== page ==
School Superintendent Michael E. Hickey announced Monday night that a committee of two coaches would begin meeting regularly with a top school administrator to improve communications between the two groups.
Hickey and four top administrators held an open forum with about 70 coaches and principals at the Howard County School of Technology in an effort to soothe angry feelings over several recent incidents and misunderstandings that coaches feel have undermined their authority.
One point of concern stemmed from Hickey's decision last month in a case involving four students who were suspended from extra-curricular activities after being caught with alcohol on school grounds. The students, all starting Oakland Mills or Centennial soccer players, appealed their suspension, saying they had not been told such behavior could lead to their suspension from sports. Hickey agreed with that argument and canceled the suspensions.
Oakland Mills soccer coach Don Shea complained that his own team policy would have prohibited the players from returning all season, and that his authority was being undercut by Hickey's decision. But school officials said a team policy can not be tougher than penalties established by the school board.
Shea and soccer coach Bill Stara, of Centennial, also were upset when their principals informed them that the athletes also must be returned to their former status as starting players.
But Director of High Schools Daniel Jett and Associate Superintendent James R. McGowan, who met with the two coaches separately after the decision was made, said that the coaches did not have to start the players.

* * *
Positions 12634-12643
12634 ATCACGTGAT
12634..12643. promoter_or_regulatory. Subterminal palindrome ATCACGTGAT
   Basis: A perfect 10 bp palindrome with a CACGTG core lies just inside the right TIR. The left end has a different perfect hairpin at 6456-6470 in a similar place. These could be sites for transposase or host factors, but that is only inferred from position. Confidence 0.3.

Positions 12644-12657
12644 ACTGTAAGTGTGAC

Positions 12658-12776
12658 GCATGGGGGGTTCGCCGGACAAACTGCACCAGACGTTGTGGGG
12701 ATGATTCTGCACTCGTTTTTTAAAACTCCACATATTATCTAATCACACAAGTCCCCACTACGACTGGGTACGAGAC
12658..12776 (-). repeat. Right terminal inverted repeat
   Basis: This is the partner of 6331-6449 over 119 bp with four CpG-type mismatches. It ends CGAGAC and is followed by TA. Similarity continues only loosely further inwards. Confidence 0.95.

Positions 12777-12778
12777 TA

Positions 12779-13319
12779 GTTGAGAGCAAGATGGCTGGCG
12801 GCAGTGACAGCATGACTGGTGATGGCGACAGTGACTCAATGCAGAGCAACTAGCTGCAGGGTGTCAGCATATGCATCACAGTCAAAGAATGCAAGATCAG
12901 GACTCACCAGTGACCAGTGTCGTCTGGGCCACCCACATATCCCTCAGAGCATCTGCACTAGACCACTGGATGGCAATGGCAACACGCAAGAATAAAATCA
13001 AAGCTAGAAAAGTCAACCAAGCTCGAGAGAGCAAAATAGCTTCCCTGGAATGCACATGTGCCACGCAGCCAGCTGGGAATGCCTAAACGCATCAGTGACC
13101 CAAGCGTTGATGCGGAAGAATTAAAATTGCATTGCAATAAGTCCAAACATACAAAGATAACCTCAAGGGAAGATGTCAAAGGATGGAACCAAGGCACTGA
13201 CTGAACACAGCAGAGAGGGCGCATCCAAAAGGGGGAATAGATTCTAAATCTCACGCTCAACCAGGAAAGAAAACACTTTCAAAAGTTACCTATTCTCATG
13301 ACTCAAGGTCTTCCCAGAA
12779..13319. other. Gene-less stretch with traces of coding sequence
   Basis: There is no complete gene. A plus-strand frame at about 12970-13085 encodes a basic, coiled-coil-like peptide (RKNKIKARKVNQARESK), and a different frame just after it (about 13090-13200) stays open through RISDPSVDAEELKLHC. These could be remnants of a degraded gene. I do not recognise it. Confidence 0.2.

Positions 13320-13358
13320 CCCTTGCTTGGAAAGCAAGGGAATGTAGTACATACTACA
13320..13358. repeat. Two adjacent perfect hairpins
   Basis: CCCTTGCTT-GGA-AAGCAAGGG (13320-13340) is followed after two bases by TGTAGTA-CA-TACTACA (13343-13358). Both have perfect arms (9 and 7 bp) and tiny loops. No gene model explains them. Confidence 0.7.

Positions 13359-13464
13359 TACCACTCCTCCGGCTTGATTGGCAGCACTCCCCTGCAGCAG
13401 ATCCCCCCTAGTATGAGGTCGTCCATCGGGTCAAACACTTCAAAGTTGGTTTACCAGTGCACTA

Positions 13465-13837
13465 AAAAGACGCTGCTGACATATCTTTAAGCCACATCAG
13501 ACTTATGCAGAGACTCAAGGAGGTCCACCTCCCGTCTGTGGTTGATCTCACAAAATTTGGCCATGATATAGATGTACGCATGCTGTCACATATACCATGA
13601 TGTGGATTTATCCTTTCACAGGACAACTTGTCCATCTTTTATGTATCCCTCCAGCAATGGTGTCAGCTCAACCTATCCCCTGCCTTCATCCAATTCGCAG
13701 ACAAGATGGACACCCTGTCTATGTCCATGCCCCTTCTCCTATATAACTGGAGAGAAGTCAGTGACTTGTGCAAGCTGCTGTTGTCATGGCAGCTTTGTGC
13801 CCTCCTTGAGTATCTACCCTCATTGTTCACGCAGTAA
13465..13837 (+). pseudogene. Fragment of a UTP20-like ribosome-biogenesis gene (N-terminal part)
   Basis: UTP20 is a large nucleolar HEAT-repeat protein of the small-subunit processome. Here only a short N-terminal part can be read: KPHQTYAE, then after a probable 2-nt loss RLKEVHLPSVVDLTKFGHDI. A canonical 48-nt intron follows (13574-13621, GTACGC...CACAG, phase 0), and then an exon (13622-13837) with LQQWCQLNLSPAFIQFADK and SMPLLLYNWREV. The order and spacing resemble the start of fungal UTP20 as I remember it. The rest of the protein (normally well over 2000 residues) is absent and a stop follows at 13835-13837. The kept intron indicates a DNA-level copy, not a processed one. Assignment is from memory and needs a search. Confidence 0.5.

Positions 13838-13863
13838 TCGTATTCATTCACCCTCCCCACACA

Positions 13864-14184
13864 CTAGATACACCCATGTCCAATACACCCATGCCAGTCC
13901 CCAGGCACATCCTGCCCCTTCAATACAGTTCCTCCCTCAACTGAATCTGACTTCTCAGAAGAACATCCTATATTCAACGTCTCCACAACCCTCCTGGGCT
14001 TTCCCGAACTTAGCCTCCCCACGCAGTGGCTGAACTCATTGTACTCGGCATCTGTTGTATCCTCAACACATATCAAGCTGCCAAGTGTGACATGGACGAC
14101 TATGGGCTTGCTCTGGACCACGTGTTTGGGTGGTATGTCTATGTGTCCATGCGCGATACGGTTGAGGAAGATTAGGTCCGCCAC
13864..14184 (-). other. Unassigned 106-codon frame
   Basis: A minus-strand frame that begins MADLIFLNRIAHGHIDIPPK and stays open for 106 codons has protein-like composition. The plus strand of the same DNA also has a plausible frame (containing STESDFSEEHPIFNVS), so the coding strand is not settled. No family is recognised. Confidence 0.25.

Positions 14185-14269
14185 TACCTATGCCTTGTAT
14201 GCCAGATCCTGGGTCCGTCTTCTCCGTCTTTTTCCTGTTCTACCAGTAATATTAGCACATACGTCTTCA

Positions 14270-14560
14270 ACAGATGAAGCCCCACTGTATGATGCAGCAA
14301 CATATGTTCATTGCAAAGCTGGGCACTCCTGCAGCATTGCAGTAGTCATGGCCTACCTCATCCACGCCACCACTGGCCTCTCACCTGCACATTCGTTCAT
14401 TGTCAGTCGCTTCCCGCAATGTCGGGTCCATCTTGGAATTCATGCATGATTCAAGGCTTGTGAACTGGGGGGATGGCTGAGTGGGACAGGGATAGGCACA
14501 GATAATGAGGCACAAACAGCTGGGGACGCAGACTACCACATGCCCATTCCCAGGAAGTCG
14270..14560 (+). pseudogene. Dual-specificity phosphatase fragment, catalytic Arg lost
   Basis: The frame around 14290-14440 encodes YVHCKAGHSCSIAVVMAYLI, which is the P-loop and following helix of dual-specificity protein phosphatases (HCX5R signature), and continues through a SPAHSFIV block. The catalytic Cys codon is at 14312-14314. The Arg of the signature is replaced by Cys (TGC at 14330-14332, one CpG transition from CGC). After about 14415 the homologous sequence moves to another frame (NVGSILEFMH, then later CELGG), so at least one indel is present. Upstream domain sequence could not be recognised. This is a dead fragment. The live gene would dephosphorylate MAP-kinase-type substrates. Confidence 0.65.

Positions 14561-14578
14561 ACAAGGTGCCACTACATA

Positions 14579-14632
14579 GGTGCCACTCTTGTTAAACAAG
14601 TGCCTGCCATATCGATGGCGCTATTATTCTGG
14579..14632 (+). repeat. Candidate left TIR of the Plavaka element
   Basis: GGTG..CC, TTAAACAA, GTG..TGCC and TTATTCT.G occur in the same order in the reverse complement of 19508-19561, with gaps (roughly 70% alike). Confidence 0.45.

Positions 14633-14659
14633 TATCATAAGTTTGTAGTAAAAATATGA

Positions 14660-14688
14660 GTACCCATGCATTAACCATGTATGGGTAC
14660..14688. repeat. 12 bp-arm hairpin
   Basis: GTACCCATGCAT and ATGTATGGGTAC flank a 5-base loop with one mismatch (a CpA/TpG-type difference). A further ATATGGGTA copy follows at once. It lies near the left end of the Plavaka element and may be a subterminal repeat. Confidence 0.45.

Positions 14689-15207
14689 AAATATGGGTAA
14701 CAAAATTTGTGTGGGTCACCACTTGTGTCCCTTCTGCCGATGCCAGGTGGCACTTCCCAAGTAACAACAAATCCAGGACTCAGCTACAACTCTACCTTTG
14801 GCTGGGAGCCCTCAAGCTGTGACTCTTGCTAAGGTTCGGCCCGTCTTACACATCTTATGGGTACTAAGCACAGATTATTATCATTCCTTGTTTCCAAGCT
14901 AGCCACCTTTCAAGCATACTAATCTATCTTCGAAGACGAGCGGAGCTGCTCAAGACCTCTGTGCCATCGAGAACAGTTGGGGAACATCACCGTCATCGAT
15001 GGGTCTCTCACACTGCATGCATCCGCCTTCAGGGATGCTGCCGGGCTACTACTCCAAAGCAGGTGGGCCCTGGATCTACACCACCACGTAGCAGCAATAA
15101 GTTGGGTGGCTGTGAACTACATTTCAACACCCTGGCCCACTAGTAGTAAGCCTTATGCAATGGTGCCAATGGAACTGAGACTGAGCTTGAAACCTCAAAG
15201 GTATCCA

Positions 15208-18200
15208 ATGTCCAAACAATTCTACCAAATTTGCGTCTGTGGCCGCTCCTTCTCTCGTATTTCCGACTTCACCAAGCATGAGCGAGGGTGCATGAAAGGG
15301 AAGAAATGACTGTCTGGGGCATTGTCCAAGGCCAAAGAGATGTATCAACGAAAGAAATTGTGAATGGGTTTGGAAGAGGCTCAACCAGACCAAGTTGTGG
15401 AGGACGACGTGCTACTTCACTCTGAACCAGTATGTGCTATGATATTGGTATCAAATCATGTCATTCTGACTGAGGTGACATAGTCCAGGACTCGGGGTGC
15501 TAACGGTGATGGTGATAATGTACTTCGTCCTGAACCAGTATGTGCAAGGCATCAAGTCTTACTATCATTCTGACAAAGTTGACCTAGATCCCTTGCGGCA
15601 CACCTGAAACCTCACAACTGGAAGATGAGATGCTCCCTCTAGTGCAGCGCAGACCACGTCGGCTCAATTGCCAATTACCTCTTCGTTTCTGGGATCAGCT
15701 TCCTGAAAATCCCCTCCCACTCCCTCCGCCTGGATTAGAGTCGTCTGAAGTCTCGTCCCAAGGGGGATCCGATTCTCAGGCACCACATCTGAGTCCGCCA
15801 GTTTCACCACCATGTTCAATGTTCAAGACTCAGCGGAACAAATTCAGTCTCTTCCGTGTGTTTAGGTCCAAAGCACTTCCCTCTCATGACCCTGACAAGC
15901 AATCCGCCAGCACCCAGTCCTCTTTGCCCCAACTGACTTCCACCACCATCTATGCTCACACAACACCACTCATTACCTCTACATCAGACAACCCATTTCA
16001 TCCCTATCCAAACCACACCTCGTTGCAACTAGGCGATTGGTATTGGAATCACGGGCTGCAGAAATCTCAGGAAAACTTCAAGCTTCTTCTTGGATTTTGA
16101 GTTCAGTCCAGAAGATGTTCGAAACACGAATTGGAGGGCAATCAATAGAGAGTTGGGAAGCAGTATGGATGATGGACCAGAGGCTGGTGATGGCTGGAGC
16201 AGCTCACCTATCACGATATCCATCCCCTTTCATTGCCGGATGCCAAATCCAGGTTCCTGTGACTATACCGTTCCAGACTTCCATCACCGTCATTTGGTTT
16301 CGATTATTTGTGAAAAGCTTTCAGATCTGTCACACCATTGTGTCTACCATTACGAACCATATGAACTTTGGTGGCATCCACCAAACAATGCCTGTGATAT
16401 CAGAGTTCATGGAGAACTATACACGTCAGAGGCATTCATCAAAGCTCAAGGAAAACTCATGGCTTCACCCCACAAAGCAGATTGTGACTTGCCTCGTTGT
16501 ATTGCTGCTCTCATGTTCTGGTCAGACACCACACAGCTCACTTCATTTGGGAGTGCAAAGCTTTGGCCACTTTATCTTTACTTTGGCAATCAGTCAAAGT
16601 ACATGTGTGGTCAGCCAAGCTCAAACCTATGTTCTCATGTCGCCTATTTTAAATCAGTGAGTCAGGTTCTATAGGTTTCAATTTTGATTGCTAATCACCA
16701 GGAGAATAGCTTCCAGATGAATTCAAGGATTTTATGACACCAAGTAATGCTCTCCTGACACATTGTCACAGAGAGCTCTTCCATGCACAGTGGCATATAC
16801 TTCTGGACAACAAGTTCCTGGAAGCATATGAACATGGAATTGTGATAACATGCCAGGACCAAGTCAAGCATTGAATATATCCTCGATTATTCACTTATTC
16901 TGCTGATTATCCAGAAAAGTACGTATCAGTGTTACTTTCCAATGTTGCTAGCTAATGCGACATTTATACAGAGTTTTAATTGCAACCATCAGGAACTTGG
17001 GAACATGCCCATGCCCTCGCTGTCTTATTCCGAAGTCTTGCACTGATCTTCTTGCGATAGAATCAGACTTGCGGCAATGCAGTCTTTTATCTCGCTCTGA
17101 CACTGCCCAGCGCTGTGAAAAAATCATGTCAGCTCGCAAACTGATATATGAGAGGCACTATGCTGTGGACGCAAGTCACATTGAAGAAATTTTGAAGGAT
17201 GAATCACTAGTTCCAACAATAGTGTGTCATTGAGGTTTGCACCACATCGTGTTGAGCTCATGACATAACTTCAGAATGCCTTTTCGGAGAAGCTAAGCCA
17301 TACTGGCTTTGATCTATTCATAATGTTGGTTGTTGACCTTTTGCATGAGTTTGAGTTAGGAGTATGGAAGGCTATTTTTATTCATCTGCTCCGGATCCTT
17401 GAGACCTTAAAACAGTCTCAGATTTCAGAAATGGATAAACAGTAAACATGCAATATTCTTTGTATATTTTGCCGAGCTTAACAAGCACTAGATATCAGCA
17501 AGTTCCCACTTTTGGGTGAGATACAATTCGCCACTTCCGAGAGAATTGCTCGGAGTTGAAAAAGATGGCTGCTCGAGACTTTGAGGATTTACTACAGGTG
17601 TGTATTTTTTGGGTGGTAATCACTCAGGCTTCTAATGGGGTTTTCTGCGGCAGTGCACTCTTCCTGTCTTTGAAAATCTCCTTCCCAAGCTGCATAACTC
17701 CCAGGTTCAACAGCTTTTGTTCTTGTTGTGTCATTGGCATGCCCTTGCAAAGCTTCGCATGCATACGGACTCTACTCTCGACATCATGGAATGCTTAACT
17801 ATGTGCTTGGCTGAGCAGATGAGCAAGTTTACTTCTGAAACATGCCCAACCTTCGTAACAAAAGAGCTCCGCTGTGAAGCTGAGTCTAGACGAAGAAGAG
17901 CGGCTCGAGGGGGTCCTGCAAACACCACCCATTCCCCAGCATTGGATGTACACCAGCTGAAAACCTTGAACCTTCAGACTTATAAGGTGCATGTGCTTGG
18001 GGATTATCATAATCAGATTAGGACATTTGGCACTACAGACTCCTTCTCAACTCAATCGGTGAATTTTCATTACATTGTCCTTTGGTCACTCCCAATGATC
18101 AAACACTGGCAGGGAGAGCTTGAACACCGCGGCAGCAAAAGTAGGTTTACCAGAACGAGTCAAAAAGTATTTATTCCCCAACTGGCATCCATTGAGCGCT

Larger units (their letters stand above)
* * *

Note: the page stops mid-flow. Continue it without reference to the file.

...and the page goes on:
Jett and McGowan said it was simply poor communication that the coaches were told otherwise.
The liaison committee will be composed of Dave Greenberg of Mount Hebron and Gay Petrlik of Hammond, and will meet with McGowan as needed on any school board matters relating to athletics.
"The meeting Monday night was a major and positive step that needed to be taken, and the five administrators deserve credit for allowing the coaches to vent their feelings," Greenberg said. "They made it obvious they were willing to listen to us, and tried to resolve our concerns that coaches were having their coaching prerogatives usurped."
Also discussed at the meeting were two memos from Executive Director of Health, Safety and Physical Education Don Disney that had aroused the ire of some coaches.
The one memo limited team practices to a maximum of two hours. The other memo told coaches they must schedule practices on Columbus Day, a day that the Washington Area Girls Soccer Association (WAGS) conducts an important tournament attended by hundreds of college coaches.
State rules prohibit high school athletes from missing a game or practice in order to participate in another outside athletic event. The directive created a conflict for some coaches who planned not to schedule practices that day so their athletes could participate.
The coaches were told at Monday's meeting that neither communication from Disney was a directive and that they were merely guidelines.